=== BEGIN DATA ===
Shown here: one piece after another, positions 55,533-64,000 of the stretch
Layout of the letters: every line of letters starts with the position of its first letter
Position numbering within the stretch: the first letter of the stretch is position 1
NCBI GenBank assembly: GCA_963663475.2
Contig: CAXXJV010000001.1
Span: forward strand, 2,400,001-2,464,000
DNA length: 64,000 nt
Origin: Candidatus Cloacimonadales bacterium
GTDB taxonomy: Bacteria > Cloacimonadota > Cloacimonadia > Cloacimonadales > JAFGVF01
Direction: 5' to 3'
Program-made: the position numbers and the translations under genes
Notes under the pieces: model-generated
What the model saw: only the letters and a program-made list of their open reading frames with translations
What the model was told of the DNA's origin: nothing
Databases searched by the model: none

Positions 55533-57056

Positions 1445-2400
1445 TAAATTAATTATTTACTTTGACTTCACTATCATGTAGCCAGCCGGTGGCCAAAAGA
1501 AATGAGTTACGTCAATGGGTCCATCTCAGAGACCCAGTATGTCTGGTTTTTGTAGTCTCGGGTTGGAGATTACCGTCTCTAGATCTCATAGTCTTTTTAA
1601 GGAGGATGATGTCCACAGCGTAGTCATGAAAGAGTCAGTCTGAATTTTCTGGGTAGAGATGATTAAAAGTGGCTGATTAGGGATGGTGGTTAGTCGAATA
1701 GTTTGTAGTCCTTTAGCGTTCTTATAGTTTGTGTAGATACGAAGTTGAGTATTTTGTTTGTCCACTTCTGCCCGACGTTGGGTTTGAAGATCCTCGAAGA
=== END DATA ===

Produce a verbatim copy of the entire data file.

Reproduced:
Shown here: one piece after another, positions 55,533-64,000 of the stretch
Layout of the letters: every line of letters starts with the position of its first letter
Position numbering within the stretch: the first letter of the stretch is position 1
NCBI GenBank assembly: GCA_963663475.2
Contig: CAXXJV010000001.1
Span: forward strand, 2,400,001-2,464,000
DNA length: 64,000 nt
Origin: Candidatus Cloacimonadales bacterium
GTDB taxonomy: Bacteria > Cloacimonadota > Cloacimonadia > Cloacimonadales > JAFGVF01
Direction: 5' to 3'
Program-made: the position numbers and the translations under genes
Notes under the pieces: model-generated
What the model saw: only the letters and a program-made list of their open reading frames with translations
What the model was told of the DNA's origin: nothing
Databases searched by the model: none

Positions 55533-57056

Positions 1445-2400
1445 TAAATTAATTATTTACTTTGACTTCACTATCATGTAGCCAGCCGGTGGCCAAAAGA
1501 AATGAGTTACGTCAATGGGTCCATCTCAGAGACCCAGTATGTCTGGTTTTTGTAGTCTCGGGTTGGAGATTACCGTCTCTAGATCTCATAGTCTTTTTAA
1601 GGAGGATGATGTCCACAGCGTAGTCATGAAAGAGTCAGTCTGAATTTTCTGGGTAGAGATGATTAAAAGTGGCTGATTAGGGATGGTGGTTAGTCGAATA
1701 GTTTGTAGTCCTTTAGCGTTCTTATAGTTTGTGTAGATACGAAGTTGAGTATTTTGTTTGTCCACTTCTGCCCGACGTTGGGTTTGAAGATCCTCGAAGA